Broken hearts, or why telephone consultations are less than 35% effective (homage to Heathcote)

Heartbeat GIF - Find on GIFER

I visited one of my patients at home the other week.

I can’t remember the reason for my visit.

Her daughter, grand-daughter and great-grandson were in the room. The wee one was only a tot – three weeks old.

This was our first face to face meeting in over a year and it took me a while to recap on all that had happened to her in the intervening months – over and above the new addition to her family.

She’d been in hospital, had a heart attack, caught Covid, her arthritis had flared; all that kind of thing.

It was when her daughter said to me, ‘How can my mum still be alive? Her heart is only at 35 per cent.’

It took me a moment to realise that her daughter was referring to what we (doctors and those specialising in the heart) call ‘ejection fraction’. I’ll explain more in a moment.

At first I wondered where the daughter had heard this number, then, reading through the records I could see a number of telephone consultations with follow-up letters between my patient and her cardiologist.

In one of these ‘…heart has an ejection fraction of 35%…’ was mentioned. It was to this they were referring.

It is reasonable to worry when you hear ‘heart’ and ‘35%’ – this means potentially, if you flip the maths that 65% of your heart is somehow not working or broken, surely a bad thing. When your phone’s battery is down to 35% you worry, same too for petrol in the car, particularly if this is as good as it gets, in other words, you fill-up your car and you know you can only fill-up to 35%. That is on a good day.

I provided my patient and her family a short lesson in cardiac physiology (normal ejection fraction, that is the amount of blood your heart can pump-out at the end of each contraction is 65%) – when your heart beats, it doesn’t empty completely, this is normal. When disease occurs and the heart muscle is damaged, as with my patient, the pump doesn’t work as well and the amount of blood squeezed round the body with each heart beat drops, and as in my patient’s case, this was 35%.

35% isn’t great, but in context it’s less bad than thinking you should be at 100%. Many aspects of human physiology work this way – you take a deep breath then blow-out. You think that is 100% lungs filled, then empty – a ‘big puff’ when really there is air that is left behind, a big-puff might only be 70% of your lung volume, a regular breath is even less.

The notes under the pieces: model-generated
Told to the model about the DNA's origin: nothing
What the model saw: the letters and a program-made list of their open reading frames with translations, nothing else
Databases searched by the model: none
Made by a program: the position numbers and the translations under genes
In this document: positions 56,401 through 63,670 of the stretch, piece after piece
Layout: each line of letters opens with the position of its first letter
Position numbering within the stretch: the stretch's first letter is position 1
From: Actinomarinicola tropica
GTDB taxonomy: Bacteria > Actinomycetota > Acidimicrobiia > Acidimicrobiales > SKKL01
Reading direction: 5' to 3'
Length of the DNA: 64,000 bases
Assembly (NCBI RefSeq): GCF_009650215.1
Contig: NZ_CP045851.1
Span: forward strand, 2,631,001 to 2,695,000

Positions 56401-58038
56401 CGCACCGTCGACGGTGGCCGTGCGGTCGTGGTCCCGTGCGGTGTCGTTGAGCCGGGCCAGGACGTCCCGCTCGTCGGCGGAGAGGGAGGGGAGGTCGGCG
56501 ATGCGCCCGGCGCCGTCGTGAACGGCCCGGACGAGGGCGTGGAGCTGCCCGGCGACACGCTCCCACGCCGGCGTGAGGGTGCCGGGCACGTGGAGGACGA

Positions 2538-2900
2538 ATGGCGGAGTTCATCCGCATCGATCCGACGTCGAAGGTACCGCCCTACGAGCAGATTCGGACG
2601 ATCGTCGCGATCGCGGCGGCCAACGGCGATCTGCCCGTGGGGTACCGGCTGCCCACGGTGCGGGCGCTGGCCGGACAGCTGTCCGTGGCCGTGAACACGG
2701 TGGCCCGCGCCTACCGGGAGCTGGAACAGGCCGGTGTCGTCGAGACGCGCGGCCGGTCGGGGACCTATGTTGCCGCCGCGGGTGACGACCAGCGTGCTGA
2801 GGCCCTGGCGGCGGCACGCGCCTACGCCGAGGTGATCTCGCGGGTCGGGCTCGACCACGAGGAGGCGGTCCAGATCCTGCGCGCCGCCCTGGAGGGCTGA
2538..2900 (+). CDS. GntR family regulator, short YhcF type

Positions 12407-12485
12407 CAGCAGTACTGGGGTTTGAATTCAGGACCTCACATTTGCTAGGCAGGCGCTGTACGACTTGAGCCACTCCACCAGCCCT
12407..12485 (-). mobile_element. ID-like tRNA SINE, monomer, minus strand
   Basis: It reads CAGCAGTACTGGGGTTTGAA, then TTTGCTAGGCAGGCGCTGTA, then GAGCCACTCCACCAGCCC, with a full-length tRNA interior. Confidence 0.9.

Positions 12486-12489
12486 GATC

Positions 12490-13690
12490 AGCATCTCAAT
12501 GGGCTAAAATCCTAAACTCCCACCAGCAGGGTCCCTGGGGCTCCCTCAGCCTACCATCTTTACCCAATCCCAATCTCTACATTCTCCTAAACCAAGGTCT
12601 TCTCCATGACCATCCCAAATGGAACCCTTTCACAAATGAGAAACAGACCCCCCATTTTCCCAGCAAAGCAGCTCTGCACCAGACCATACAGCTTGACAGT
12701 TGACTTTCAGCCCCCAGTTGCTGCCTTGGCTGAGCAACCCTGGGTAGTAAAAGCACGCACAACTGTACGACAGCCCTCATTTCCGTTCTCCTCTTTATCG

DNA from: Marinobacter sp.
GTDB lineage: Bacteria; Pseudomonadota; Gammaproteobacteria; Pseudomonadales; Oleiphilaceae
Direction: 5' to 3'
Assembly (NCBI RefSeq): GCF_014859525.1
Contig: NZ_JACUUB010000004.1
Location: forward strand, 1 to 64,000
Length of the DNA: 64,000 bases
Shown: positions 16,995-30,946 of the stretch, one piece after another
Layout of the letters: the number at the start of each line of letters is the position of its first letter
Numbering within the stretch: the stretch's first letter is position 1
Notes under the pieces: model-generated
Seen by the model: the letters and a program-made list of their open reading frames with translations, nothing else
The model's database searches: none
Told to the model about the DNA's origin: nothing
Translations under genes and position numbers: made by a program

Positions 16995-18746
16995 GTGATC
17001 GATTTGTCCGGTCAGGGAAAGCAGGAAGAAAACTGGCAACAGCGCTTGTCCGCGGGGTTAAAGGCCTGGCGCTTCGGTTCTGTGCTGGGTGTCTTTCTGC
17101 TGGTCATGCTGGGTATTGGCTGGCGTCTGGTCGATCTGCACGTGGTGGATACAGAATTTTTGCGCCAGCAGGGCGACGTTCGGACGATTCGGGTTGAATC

Back to telephone conversations.

This has become a standard means of patient-doctor interaction since the pandemic. It has always been a means of communication, it is merely come into the fore since things changed and ‘face-2-face’ became a political ping-pong that the government used to scapegoat the medics.

In the years before Covid I would have loved the opportunity to chat with my doctor rather than travel to the surgery, sitting in a room with coughing strangers, eyeing-up the others, wondering what their conditions might be (asthma, cancer, depression?), always expecting to be next. At my turn, the surgery would flash up my name on a red screen. Not only was I ‘Doctor’ but also ‘Rodney’ both words I don’t associate with who I am (I am Rod, just Rod.) – I would then wonder what the other patients would think about the doctor seeing a doctor and so on. My worry-mind would flip.

Anyway, the day of phones and now emails for contacting your doctor have improved things, at least, for me.

This is, I guess because I am a reasonable communicator and I can get what I want and, if the doctor says something like ‘ejection fraction’ I will know what they mean.

Doctors can be awful in their use of jargon.

The medical language, is, well, a language. It might have few verbs and conjunctions, it is still a mess of Greek, Latin, dysfunctional acronyms and abbreviations that to the uninitiated (that is, patients) often make no sense.

I used to work with a colleague who would preface half her sentences with ‘obviously’ as in, ‘Obviously the RCA is the cause of his symptoms’ or something like that.

Although doctors are being battered over the head for not enough F2F appointments, in reality, telephone reviews are much harder than seeing a person in the surgery.

Take away, facial expression, eye contact and body-language and it is far more difficult to know or understand what is going-on.